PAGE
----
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Clarissa (Saskia Wickham) and Anna Howe (Hermione Norris) talking of a single life (1991 Clarissa)

The second or continuing panel occurred on Saturday morning at 9. In her “The Protestant Nunnery: Richardson’s Take on a Proto-Feminist Term,” Dashielle Horn discussed Astell’s A Serious Proposal to the Ladies (to advance their education, opportunities, improve their lives), mentioned Sarah Scott’s Millenium Hall (there was not time to discuss it but its content is relevant), and went closely over Richardson’s proposal for a Protestant nunnery in Sir Charles Grandison. Astell was seeking to help women personally develop themselves; Richardson a solution to the problem of single supposed non-productive women. Astell thought a moral and practical education cold enable women to be fulfilled and useful. Sarah Scott develops a feminist Utopia. Richardson recognizes the plight of women: his Clarissa’s sees marriage bleakly and finds the single life preferable; the harsh severity and exploitation she meets with makes her want a refuge, but the presentation of a nunnery in Grandison seems in the service of controlling women, of serving society; the women are regarded as having failed in life.

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Elizabeth Kemble in Southerne’s Oronooko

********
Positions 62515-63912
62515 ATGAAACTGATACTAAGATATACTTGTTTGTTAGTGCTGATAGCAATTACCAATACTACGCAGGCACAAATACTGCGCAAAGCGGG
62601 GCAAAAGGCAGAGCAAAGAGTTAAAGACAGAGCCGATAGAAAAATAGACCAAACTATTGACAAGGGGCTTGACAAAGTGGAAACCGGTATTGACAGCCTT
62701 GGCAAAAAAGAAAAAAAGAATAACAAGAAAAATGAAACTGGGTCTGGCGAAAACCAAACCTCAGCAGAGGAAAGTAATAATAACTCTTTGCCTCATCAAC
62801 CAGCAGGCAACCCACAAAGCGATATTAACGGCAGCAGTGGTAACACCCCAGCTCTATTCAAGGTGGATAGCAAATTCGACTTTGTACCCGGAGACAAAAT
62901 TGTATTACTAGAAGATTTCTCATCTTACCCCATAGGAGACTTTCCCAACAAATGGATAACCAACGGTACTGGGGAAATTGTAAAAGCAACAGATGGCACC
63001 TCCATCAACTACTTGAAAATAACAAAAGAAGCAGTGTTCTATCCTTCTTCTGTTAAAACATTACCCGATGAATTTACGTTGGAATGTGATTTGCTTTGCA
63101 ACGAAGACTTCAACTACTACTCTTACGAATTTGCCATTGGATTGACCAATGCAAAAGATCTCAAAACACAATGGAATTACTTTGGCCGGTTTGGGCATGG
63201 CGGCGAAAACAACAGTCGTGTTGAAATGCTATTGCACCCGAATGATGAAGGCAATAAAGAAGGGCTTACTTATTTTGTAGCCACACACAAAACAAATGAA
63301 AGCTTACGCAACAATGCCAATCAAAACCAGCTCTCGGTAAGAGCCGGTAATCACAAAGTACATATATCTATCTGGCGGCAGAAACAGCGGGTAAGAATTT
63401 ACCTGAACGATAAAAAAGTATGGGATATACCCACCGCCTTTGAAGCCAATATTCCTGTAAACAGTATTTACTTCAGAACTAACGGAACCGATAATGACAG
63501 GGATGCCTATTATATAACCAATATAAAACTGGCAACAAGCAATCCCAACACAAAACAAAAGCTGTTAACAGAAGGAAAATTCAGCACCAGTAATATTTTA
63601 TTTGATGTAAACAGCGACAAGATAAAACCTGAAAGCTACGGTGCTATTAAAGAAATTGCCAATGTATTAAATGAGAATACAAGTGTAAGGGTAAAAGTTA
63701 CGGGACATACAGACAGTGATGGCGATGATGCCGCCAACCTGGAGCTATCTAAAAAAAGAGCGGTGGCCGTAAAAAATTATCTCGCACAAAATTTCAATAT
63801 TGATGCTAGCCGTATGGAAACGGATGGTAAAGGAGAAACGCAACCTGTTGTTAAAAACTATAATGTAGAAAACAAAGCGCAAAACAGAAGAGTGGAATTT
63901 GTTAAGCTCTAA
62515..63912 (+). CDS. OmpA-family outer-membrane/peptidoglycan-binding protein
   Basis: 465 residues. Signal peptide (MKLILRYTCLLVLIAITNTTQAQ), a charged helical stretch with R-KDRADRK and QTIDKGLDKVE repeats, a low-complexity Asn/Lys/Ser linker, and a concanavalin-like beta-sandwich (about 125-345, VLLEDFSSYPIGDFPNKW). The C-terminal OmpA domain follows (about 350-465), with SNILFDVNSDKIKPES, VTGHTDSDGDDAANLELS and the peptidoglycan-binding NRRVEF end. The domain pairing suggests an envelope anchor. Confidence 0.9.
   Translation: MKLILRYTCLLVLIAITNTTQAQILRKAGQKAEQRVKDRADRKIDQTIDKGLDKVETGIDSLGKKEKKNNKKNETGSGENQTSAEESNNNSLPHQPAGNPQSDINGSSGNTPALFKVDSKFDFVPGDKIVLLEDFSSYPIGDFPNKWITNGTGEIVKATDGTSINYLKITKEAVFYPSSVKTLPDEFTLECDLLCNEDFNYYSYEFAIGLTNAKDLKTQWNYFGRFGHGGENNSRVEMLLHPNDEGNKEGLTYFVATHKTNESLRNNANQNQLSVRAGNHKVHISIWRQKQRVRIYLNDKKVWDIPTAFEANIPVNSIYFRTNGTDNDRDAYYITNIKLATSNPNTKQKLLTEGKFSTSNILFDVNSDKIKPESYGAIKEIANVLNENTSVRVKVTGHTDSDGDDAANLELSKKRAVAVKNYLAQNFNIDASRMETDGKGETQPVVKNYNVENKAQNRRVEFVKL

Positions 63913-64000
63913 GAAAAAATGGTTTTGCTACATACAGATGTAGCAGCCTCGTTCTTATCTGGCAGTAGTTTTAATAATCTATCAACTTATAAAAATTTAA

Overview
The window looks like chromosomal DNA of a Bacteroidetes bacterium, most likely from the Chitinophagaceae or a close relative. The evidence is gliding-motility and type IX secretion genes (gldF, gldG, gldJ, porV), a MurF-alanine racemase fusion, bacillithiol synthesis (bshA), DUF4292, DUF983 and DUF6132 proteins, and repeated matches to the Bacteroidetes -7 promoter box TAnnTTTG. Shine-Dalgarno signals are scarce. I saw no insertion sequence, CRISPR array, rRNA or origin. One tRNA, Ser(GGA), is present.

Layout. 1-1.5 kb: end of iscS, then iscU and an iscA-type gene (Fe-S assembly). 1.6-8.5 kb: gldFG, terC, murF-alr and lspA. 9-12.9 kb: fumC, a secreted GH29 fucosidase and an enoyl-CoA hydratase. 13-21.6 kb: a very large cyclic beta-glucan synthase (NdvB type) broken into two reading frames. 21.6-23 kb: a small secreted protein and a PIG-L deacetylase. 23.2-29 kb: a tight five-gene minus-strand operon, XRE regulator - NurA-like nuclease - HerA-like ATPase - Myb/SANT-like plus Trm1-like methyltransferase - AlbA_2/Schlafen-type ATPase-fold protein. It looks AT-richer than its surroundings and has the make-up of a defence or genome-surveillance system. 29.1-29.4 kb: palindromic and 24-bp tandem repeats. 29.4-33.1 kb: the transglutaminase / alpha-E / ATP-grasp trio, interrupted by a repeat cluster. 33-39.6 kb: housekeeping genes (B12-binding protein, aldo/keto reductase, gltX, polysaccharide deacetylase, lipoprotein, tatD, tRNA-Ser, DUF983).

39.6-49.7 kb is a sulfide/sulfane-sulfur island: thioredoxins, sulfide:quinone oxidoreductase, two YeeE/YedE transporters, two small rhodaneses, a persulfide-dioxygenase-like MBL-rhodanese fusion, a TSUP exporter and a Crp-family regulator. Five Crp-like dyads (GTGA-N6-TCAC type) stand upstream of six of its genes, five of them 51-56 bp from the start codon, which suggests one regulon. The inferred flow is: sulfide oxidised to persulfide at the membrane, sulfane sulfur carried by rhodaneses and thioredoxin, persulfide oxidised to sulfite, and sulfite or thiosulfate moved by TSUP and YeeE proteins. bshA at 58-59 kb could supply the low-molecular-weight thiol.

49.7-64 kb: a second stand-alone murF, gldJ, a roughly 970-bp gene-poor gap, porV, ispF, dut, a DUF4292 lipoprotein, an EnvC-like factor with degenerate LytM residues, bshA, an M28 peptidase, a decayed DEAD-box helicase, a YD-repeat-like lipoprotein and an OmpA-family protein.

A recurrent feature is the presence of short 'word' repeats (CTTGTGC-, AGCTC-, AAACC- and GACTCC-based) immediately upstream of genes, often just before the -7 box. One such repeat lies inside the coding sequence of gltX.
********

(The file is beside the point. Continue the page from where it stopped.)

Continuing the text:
Elizabeth Keenan Knauss’s paper, “Unbounded: The Many Empowered Women of Thomas Southerne’s Oroonoko” presents women characters living outside the traditional roles of wife and daughter, and given ususual positions of power. Marriage, it’s suggested, is a kind of slavery; in this colony where there is a slave rebellion, women experience agency, e.g., the Widow Lackett. Other women characters are hunters rather than hunted; they choose their husbands; they would rather be an anomaly than lose their liberty. She interestingly told how the many female characters broke with passive stereotypes; Imoinda takes control of her situation by killing herself. The fantasy empowerments reveal where in life women have no power.

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A young servant girl plucking a chicken (follower of Nicolas Bernard Lepicie, French, 1735-1784)

Lastly, Joanne Myers discussed Jane Barker’s vocation in her prose fiction. Only recently have Baker’s texts become available, and the interest has been her loyalty to the Jacobite cause. Ms Baker’s argument was that Baker achieved autonomy subjectively, from within by her commitment to her religion. The conversion experience is an assertion of selfhood and virginity the center of her strength. There is much ambivalence in the writing, suffering becoming beauty is pathological perhaps. Myers conceded that Toni Bowers has seen in this kind of intangible fidelity to self a pseudo-choice, a painful escape from life.